Now do you control them in your garden? The best way is to roto-till your garden every fall to destroy them in the soil, with results of up to 90% kill. Now there is a better way to do the job and that is with a small wasp called Cotesia congregatus. This wasp will lay eggs in the back of the tomato hornworm and as they develop they will feed on the inside of the hornworm until they are ready to pupate. The cocoons will appear on the back of the tomato hornworm; they resemble white puffed wheat. As the wasps emerge from the cocoons, they will kill the hornworm and fly to others in your garden, killing them by parasitizing them. These wasps also feed on cabbage loppers and other garden caterpillars. If you see a hornworm with this puffed wheat-like growth on his back, move him to a plant where he will not be hurt as each infected hornworm can contain 15 to 25 wasps that will help keep your garden free of this creature.

Other than the wasps, the best, most effective and natural method to KILL these tomato hornworms is a new bacterium called Spinosad found in the Caribbean a few years ago. Just spray on your garden and all the caterpillars will die in just a few hours. Spinosad is safe for beneficial insects, birds, pets, and the environment as it kills only caterpillar-type insects. You can eat vegetables the same day you spray as long as you rinse the vegetables well before eating. Spinosad is also sold under the name Captain Jack made from Bonide Lawn and Garden. The old product we did use was Sevin Garden Dust or Spray, but it is very toxic to beneficial insects like bees and should never now be used in the garden. Sevin is old school pesticide and harmful to the pollinators in our garden, so stay away from this product.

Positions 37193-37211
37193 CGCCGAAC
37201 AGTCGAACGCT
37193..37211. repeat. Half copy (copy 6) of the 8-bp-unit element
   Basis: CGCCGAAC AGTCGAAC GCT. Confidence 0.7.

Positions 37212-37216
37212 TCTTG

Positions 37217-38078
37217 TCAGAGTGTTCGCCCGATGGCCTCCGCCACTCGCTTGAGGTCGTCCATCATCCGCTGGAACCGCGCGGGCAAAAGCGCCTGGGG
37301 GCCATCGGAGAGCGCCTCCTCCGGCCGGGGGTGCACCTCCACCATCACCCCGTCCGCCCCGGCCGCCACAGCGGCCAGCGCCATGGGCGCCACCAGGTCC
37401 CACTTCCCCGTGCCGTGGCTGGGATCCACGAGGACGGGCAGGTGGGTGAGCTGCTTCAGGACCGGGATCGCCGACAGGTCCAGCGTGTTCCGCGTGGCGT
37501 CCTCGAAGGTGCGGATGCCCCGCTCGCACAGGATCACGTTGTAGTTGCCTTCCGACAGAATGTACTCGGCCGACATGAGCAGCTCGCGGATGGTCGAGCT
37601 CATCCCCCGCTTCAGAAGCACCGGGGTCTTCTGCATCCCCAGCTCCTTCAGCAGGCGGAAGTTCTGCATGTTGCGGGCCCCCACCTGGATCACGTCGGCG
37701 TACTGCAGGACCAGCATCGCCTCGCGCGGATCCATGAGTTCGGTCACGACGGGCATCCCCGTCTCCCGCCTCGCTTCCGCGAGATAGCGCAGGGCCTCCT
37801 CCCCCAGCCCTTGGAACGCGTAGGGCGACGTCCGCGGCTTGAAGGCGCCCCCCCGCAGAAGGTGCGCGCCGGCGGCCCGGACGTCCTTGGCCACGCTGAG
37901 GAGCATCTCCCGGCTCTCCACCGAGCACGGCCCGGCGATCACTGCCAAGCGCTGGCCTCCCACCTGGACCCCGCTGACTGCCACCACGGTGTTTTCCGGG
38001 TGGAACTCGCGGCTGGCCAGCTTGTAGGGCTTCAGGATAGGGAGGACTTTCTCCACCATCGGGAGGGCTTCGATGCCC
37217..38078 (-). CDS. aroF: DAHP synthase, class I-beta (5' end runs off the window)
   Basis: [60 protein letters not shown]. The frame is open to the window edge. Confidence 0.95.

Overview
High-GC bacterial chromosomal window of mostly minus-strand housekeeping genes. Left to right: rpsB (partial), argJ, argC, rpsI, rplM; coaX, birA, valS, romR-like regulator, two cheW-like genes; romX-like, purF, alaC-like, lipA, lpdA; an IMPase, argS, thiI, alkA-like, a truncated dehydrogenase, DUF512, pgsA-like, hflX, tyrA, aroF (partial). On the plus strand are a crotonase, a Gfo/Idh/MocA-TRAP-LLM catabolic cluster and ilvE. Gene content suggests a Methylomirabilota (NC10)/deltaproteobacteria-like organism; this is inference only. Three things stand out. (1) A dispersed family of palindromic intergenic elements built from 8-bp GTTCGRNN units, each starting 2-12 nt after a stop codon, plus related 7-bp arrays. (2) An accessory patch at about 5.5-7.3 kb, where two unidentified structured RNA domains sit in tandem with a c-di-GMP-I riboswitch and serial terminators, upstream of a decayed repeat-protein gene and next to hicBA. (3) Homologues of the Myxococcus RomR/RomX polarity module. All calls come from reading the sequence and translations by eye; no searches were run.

Tomato Blossom end rot

The tomato plant is the number one vegetable grown in the home garden and there is nothing more frustrating than watching your tomatoes develop and then find that the bottom of that tomato is all black and rotten. It usually happens to the first tomato to ripen in your garden and that is the one tomato we really wanted to pick and eat...just devastating. What's worst, we never saw this rot until the tomato began to ripen, because it develops on the bottom of the tomato and the top and sides look perfect.

Blossom-end rot is a plant disorder, not a fungus problem treatable with a fungicide. The rot develops at the base of the flower where it was attached to the young tomato. In its early stage it is unnoticeable unless you look real close to the tomato for a soft depression or soft water-soaked spot. It can happen at any time during the growth of the tomato, but in most case it begins to develop quickly when the tomato is one- third to one-half full matured. The spot will enlarge quickly as the fruit matures and it will usually cover as much as one-third to half of the bottom of the tomato. This spot will eventually dry up creating a leathery looking, black flattened bottom on the tomato.

The good news is that this plant disorder will not spread from plant to plant, nor from tomato to tomato on the same plant. The environment is the cause of the problem and this is easily corrected. The first problem causing blossom-end rot is moisture to the plant, and that is why it is most frequently found on container grown tomatoes, it is caused by uneven watering practices in your garden. When your tomatoes are growing fast, especially in the spring and you forget to water or in the case of the containers, they are too small for the plant, the roots will dry up and the plant will go into a stress condition. Tomatoes need one inch of water EVERY week to prevent this from happening. During hot weather, water your container grown tomatoes every morning!!!